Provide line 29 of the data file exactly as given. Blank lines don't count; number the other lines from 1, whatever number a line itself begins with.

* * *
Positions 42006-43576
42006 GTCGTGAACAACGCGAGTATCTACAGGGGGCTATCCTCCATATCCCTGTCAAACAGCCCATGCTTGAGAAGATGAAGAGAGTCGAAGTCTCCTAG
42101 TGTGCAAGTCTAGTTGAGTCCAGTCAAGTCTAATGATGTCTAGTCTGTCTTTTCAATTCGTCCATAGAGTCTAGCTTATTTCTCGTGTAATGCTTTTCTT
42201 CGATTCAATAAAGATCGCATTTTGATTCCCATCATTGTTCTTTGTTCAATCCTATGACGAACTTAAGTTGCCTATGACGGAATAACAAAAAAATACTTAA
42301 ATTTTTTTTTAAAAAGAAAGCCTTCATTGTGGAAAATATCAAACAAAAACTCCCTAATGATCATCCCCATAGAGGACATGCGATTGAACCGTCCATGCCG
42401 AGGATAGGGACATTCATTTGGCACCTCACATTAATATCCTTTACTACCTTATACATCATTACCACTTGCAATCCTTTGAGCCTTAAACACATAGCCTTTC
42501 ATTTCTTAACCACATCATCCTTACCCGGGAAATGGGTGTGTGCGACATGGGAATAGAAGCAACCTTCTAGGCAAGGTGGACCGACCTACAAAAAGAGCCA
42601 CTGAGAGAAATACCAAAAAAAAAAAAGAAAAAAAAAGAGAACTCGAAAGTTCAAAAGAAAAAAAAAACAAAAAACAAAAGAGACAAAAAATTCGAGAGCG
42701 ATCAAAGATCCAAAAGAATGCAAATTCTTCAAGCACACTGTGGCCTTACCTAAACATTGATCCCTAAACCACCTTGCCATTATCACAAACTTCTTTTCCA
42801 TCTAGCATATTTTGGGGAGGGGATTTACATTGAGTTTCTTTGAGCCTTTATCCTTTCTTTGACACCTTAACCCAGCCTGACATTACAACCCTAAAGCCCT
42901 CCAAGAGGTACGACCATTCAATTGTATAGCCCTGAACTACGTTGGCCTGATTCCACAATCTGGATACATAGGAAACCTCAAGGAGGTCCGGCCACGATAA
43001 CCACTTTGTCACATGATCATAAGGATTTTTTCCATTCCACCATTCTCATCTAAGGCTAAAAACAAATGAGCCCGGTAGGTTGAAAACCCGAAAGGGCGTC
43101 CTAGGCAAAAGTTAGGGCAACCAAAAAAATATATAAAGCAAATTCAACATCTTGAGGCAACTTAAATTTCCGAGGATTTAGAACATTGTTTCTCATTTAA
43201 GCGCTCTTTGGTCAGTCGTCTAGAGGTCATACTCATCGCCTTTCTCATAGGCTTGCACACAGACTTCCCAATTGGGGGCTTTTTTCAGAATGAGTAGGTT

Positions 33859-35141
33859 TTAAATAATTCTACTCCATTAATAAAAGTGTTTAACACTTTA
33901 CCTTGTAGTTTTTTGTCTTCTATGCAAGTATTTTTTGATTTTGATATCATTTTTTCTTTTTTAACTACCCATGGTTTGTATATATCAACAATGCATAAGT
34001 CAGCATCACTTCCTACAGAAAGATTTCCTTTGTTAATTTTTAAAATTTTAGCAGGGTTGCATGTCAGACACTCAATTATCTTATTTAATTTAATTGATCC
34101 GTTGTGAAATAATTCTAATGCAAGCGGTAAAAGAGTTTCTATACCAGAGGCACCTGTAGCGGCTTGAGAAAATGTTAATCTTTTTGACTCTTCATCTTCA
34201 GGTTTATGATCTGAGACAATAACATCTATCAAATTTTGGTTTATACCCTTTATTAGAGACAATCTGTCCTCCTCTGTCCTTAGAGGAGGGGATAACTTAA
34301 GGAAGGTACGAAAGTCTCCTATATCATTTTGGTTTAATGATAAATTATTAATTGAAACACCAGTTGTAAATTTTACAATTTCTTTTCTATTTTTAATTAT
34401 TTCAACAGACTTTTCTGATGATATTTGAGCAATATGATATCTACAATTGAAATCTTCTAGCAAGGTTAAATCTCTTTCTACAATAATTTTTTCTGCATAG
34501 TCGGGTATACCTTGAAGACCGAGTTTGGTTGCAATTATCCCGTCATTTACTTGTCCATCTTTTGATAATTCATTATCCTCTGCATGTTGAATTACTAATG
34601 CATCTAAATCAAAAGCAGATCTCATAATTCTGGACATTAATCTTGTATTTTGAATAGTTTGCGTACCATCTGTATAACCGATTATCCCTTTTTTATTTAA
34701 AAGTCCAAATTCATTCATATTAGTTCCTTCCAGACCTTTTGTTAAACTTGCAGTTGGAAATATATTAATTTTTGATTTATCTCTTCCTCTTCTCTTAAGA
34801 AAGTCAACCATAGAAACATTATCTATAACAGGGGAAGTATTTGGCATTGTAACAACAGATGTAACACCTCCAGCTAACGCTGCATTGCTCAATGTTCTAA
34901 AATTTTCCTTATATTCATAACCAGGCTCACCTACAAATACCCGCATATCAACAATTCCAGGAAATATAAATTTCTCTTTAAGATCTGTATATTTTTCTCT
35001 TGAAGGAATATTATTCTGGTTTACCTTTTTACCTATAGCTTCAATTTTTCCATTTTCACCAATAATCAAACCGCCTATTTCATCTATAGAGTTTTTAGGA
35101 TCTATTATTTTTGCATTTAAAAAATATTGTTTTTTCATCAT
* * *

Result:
35101 TCTATTATTTTTGCATTTAAAAAATATTGTTTTTTCATCAT